New investment advice rules stand as veto override falls shortReprints
House Republicans have failed — by a wide margin — to overturn President Barack Obama's earlier veto of legislation to block enforcement of final U.S. Labor Department pension plan fiduciary rules.
The House of Representatives voted 239-180 Wednesday to overturn the veto, well short of the two-thirds majority required for a veto override
Following their failure to override the veto, which had been expected, House Republicans again sharply criticized the rules, which take effect next year.
“The American people need positive solutions that empower them to save more for retirement, not a fundamentally flawed rule that will restrict access to affordable retirement advice for those who need it most,” Rep. Phil Roe, R-Tenn., chairman of the House Health, Employment, Labor, and Pensions Subcommittee, said in a statement.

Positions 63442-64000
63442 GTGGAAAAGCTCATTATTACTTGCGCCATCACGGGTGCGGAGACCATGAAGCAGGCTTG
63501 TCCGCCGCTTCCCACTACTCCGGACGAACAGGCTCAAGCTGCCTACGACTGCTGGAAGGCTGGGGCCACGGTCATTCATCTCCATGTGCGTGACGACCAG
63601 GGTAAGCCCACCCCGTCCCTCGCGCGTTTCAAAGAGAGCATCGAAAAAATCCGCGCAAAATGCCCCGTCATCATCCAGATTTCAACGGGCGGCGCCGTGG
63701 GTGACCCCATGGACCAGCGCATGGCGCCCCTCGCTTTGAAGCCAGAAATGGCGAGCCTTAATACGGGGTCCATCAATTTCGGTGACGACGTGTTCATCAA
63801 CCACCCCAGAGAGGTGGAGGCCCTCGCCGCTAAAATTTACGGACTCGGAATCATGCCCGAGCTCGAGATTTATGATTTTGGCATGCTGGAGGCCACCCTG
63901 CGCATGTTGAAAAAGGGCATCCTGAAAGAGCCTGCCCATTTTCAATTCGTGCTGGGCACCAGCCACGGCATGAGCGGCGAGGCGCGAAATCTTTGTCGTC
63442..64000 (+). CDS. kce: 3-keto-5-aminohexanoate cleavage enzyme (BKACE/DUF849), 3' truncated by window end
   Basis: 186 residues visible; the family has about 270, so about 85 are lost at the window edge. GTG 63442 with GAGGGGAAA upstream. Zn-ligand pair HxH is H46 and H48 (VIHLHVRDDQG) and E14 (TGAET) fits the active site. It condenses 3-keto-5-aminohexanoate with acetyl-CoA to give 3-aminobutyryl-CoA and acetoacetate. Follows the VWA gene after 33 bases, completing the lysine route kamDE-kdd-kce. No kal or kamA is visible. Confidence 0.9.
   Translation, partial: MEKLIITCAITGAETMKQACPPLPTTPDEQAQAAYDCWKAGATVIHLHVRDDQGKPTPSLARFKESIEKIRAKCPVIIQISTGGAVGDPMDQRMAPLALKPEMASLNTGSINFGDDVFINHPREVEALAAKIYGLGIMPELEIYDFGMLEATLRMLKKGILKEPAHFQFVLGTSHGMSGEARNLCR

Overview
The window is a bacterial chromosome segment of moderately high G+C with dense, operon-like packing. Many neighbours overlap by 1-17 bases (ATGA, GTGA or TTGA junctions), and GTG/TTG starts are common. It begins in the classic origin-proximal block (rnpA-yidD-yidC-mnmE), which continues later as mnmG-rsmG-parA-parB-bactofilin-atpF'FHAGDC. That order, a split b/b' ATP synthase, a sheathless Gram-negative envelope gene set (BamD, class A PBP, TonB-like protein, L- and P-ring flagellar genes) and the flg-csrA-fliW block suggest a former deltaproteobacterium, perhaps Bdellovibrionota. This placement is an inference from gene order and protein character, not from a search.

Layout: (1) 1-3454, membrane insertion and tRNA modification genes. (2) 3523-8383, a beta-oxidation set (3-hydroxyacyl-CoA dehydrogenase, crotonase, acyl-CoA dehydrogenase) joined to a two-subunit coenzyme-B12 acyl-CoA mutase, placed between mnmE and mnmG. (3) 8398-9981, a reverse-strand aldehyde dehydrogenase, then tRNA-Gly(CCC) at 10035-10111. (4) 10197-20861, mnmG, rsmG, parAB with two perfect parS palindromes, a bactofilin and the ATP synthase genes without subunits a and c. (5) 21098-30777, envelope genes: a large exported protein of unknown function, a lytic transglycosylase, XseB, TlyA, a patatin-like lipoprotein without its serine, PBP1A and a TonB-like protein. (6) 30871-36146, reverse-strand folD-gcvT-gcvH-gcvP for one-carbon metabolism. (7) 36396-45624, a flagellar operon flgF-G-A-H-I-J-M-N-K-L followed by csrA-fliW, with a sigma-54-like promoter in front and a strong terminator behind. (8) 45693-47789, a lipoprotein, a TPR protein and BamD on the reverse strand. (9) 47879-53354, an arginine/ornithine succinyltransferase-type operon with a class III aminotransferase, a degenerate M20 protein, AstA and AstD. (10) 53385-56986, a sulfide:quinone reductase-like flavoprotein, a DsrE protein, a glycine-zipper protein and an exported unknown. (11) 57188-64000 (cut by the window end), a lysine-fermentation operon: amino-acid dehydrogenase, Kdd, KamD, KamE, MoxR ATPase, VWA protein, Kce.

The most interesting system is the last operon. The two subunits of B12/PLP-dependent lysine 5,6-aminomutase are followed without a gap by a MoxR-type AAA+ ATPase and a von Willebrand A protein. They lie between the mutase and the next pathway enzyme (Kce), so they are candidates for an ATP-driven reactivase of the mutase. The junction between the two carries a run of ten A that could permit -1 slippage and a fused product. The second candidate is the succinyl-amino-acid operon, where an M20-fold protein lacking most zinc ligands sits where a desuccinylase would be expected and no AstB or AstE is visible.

Under those rules, released in early April, retirement plan advisers could be at risk of civil penalties if they fail to consider customers' best interests, while employers could be at risk should they or their advisers offer suggestions on investments in the plans they sponsor.
The final rule replaces outdated rules that “did not ensure that financial advisers act in their clients' best interest when giving retirement investment advice,” the White House said earlier.
Several lawsuits have been filed by a variety of organizations, including the U.S. Chamber of Commerce, to strike down the rules.